Sunday, August 7, 2011

A teachable moment

This is a teachable moment.  It's about respect, quelling your own selfishness and knowing that rummaging through someone's skivvy drawer is wrong. 

First, this plea.

When someone (me) offers you a warm recently vacated dryer for your clothes (the clothes you've left sitting in three washing machines nearly 3 hours while people waited...) do not then open a dryer in use, pull out someone else's clothes and put yours in, insisting that you have to use it since it's "closer."
Closer to what? It's two feet away from my proffered warm empty one.

And when I tell you your behavior is selfish and disrespectful, don't come back with, "Don't lecture me about respect. I'm a very well educated woman!"

Obviously you can guess this was my afternoon encounter.  This woman in her late twenties actually tossed out, "I'm a very well educated woman!"  Oddly enough she looked quite a bit like the internet sensation by the same name.  

I decided she needed to go back to school. 

"First, miss, your clothes have been sitting in three machines since I got here this morning.  Done.  Sitting.  Waiting for your eminent return for over two and a half hours.  Other people waited ever so patiently for washing machines while your clothes sat untouched.  Not one person made a move to remove them from their home.  The clothes you see now, finishing their drying cycle, are the clothes washed by people waiting for you to empty your machines.  Second, I just offered you two machines that are empty and warm, a third empty above them ,and a fourth will be empty in... well, however long it takes for me to reach in and do it.  That's four empty dryers for you to use, not two feet from the one you are emptying of clothes that are not yours.  If this establishment were packed and all the dryers were in use and the woman whose clothes you are now fondling had simply left them in there for, say, two and a half hours to languish, you may be well within your right to ask the attendant next door at the bakery for assistance in removing those clothes and setting them aside.  As it stands, those clothes have a couple minutes left on the dryer and the woman has been punctual, as have most of us today, about getting her laundry.  Therefore your actions are selfish and you obviously lack respect for other's things.  AND THIRD...  You have stated that you are okay with people taking your items from the washing machine (if only we'd known) or the dryer.  Most of us are not - in the same way we are not okay with you rummaging through our underwear drawers.  I would not be comfortable with you going through my underwear, nor would I be comfortable with you going through my wife's panty drawer or my son's pajamas.  And the fact that you are doing that very thing right now with this woman's items is uncomfortable to me.  The fact that you are doing so while she is not around, unaware that you are essentially rummaging through her lacy frilly things is actually creepy and I believe criminal in several states and more than a handful of college campuses.   This is the kind of basic lesson I hope my one year old has already learned:  respect other people's things... and don't be a creep.  Oh... and you're lucky my wife is not doing laundry today because she wouldn't have given you this little lesson, she'd simply rip you a new one, you inconsiderate twit."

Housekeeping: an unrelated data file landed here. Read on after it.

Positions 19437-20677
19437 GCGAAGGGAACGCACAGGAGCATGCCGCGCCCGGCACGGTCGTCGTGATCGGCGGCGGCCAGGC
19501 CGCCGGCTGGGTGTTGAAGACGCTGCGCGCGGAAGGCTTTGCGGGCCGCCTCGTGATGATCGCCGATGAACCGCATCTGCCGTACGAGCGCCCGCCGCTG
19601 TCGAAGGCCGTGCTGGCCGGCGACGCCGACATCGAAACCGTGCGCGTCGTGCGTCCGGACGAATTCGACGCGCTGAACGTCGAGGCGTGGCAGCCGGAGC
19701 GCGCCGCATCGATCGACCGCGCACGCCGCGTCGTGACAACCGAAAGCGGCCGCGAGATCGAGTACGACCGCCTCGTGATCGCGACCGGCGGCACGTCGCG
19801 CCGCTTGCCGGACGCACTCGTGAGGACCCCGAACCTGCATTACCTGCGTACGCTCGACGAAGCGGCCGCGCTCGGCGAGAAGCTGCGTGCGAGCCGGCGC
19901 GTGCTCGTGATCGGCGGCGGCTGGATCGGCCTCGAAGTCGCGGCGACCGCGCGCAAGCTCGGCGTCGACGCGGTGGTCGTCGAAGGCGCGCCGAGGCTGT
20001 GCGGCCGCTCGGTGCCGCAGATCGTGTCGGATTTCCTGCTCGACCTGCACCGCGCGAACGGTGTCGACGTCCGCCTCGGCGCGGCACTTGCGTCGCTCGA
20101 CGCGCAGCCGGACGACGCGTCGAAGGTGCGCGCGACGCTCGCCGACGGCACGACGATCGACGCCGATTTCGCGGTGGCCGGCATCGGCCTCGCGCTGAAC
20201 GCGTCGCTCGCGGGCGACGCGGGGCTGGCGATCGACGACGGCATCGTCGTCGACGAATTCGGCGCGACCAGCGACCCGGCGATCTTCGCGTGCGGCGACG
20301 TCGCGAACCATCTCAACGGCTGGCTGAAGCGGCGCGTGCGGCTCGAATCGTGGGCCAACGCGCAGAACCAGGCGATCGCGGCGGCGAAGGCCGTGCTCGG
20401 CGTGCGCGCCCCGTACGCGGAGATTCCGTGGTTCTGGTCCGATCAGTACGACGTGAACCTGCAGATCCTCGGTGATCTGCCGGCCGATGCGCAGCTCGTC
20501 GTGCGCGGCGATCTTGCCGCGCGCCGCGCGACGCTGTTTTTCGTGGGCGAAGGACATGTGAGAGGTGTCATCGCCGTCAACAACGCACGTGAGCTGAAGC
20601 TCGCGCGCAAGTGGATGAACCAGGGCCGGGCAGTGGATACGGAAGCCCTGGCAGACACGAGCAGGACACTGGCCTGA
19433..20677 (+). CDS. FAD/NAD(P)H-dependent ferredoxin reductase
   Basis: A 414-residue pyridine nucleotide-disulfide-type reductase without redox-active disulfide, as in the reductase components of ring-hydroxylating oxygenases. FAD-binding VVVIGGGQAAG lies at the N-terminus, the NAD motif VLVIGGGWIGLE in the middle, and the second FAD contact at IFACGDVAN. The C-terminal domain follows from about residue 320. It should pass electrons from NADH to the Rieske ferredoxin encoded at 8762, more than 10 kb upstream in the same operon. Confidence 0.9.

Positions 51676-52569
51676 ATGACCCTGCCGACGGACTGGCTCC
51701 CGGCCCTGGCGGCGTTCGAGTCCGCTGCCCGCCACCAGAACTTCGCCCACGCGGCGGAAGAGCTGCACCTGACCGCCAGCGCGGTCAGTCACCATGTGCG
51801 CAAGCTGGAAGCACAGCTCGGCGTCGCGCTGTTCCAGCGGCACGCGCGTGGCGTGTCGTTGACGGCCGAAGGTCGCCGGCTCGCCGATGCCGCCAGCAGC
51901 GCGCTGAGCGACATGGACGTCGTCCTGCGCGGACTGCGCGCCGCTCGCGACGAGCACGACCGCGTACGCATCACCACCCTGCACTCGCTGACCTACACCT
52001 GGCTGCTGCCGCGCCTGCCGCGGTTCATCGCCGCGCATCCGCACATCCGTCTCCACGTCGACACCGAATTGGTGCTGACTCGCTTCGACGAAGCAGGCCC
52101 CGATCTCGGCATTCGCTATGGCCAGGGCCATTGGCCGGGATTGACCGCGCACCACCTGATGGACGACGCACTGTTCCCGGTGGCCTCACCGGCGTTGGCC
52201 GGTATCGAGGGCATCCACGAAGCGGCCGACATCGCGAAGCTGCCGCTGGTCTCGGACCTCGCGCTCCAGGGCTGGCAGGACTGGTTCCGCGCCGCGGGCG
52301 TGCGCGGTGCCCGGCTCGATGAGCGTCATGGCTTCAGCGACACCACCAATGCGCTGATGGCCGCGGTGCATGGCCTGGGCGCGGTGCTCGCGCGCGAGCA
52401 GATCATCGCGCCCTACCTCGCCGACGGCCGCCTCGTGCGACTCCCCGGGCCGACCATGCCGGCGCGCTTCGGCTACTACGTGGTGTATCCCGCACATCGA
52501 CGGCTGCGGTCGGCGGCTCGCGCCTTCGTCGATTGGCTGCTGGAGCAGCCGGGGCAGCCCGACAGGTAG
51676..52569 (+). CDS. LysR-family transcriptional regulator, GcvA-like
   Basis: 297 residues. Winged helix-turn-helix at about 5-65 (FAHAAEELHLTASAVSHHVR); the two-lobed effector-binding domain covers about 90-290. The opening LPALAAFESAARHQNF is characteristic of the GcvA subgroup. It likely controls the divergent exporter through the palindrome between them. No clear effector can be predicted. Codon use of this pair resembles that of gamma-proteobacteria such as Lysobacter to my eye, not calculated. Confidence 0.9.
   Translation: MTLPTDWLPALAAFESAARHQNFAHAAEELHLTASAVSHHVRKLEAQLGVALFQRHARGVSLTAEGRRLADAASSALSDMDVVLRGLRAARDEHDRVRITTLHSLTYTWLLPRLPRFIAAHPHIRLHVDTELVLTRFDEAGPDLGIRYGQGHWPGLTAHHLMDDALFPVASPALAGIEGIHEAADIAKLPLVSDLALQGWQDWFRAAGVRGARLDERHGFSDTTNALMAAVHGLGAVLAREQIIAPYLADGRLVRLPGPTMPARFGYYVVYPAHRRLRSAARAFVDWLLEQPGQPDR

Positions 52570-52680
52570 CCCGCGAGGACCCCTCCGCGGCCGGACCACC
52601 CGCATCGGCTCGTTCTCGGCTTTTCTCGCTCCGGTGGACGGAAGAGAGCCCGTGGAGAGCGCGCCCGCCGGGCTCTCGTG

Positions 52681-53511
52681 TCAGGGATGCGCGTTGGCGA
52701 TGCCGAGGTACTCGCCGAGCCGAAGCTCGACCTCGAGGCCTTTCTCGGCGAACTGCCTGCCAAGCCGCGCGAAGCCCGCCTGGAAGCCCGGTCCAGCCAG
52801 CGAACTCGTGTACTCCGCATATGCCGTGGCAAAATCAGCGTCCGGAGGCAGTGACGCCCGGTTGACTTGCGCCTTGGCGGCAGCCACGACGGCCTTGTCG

And that is a teachable moment. 

Tuesday, August 2, 2011

Walking and talking and - oh my!

Turtle took to walking as soon as we landed from Paris.  He was experimenting with walking while we were there, but he truly got up on his own and began to trot around the playground as soon as we got back. 

Now my son has the fattest, square feet you've ever encountered.  He's a 6 Extra Wide.  How he balances on those squat things is a mystery.  But it sure is fun to watch him take these little steps.  What I was unaware of was the fact that once upright, crawling is not longer an option.  He just won't do it.  In fact, sitting is not really an option, either.  Give him something to drink, he stands, wobbly, drinking it.  No sitting for this little man.

Talking:  We've gone from the animal noises (dinosaur is the favored sound here) to words like "baby" and "nosenosenose" at which point my son puts his finger into his nose... a new discovery.  Bellybutton is one of the first words he learned and it's currently his favorite.  My niece is visiting and Turtle walked up to her as she slept and lifted her shirt to reveal her belly button... just checking to see if she had one.  "Bebon," he'd say.  Now he checks to make sure it's still there.  He checks his and he checks hers over and over.  He's always been a talker and most of the sounds coming out are just sounds, but if we can identify what he's referring to and give him the word for it, he learns it pretty quickly.  (Read Po Bronson's Nurtureshock for more on how and why this happens.)

And the potty.   We bought Turtle a potty.  The first time we sat him down on it, he used it.  He got a sticker to put up on the wall.   Now I'm not as good as his mother at noticing signs, for example, he uses the sign for "bath" when he needs to be changed.  The wife noticed that...  But he kept pointing to the bathroom the other day and I didn't know why.  About five minutes later it hit me.  Poop.  He started signing "bath" and I realized he knew what the potty was for and he wanted to use it.  I just had to see the sign and put him there.  Now I know.

Big milestones happening in a very short time.